That does not mean there are no roads. Mostly it means the existing roads are not "all-weather improved roads." Most are little more than dusty trails used by everything from four-wheel-drive vehicles to people on foot.
Many of these roads are impassable when rain turns them into muddy quagmires. It has been that way for centuries.
Today, something is being done to remedy the lack of all-weather roads between many of these villages and to connect them to existing improved roads. Nearly $40 million is being spent to provide hard-surfaced all-weather roads to these small towns in 15 of Iraq's 18 governances.
You will never see this story on your TV or in your local paper. Why?
Between 30 and 80 kilometers of roads, many only a few kilometers long, are to be built in each governance. Most are being built over existing dirt roads that are smoothed, graded and given a hard surface. Each will be 6 meters wide plus improved shoulders. Usually the construction includes an asphalt-finished surface.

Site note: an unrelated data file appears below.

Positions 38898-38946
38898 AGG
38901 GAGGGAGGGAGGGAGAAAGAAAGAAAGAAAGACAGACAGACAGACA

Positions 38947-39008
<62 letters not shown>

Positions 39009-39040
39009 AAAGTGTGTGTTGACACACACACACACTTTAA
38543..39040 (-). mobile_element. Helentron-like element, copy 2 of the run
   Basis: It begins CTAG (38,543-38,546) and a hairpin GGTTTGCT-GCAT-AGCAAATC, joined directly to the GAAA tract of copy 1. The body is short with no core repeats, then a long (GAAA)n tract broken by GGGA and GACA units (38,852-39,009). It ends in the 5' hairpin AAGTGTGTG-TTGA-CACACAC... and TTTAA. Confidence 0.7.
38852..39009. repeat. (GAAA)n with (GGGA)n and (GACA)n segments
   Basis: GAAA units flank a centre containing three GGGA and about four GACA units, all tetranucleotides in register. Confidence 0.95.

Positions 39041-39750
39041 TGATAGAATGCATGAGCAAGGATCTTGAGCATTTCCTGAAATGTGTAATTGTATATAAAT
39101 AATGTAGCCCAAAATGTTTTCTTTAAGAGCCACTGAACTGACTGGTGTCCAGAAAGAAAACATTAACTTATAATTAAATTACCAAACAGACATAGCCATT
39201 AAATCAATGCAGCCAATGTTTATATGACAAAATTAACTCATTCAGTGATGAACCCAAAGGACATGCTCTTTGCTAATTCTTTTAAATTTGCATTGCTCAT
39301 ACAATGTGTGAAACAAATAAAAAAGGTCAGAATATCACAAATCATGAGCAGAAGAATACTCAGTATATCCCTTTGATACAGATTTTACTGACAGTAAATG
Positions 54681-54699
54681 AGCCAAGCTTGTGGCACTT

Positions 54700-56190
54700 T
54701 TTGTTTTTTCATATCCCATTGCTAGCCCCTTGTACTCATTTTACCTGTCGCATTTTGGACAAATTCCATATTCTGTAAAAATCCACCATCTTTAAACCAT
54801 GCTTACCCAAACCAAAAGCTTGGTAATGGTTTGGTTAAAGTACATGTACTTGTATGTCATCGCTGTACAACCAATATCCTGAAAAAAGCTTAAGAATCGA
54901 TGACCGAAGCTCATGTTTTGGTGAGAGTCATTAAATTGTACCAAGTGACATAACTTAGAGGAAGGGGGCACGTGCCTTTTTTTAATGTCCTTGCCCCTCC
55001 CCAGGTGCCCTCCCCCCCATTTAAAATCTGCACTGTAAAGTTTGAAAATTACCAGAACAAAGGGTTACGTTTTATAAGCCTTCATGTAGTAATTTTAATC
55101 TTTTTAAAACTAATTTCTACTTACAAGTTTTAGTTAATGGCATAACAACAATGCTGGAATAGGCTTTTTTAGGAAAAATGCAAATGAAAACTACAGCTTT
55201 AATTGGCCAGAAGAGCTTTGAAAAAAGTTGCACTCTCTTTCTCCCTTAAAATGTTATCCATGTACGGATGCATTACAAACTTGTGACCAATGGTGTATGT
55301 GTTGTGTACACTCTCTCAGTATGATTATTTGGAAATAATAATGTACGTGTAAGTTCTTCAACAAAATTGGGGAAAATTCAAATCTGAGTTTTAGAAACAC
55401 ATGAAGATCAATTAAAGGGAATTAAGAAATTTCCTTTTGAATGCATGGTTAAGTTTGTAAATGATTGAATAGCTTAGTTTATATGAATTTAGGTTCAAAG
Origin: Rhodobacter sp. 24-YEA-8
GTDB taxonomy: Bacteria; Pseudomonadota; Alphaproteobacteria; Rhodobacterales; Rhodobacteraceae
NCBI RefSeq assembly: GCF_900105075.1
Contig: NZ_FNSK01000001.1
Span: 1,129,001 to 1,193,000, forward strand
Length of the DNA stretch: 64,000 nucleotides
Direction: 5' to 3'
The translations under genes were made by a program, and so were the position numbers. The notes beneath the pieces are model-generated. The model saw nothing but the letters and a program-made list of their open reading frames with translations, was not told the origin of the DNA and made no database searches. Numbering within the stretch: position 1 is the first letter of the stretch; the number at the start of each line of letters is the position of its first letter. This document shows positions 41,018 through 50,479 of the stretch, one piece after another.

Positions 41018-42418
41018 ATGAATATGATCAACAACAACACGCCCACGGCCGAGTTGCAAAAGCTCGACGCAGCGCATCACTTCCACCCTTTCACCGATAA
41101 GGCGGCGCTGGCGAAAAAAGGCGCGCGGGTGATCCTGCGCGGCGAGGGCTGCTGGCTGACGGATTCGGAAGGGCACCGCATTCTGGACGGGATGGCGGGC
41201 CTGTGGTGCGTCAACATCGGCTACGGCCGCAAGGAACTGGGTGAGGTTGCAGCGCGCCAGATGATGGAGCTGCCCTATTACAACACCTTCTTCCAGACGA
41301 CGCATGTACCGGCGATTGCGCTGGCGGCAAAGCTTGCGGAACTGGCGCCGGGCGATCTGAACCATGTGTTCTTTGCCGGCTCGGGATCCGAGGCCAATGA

Moe said Iraqi standards are considered more than sufficient to meet the needs of the intended users. "Everyday usage by the local population is seen as the main reason for these roads," he noted. "In addition, they provide invaluable access to arteries to vital centers."
Building new roads also increases morale in the local population and helps restore national security, Moe said. Construction of the roads will create about 8,000 jobs using local contractors. "When you create job opportunities for people in those governances, you are putting money into the pockets of the local citizens, money they badly need," he added.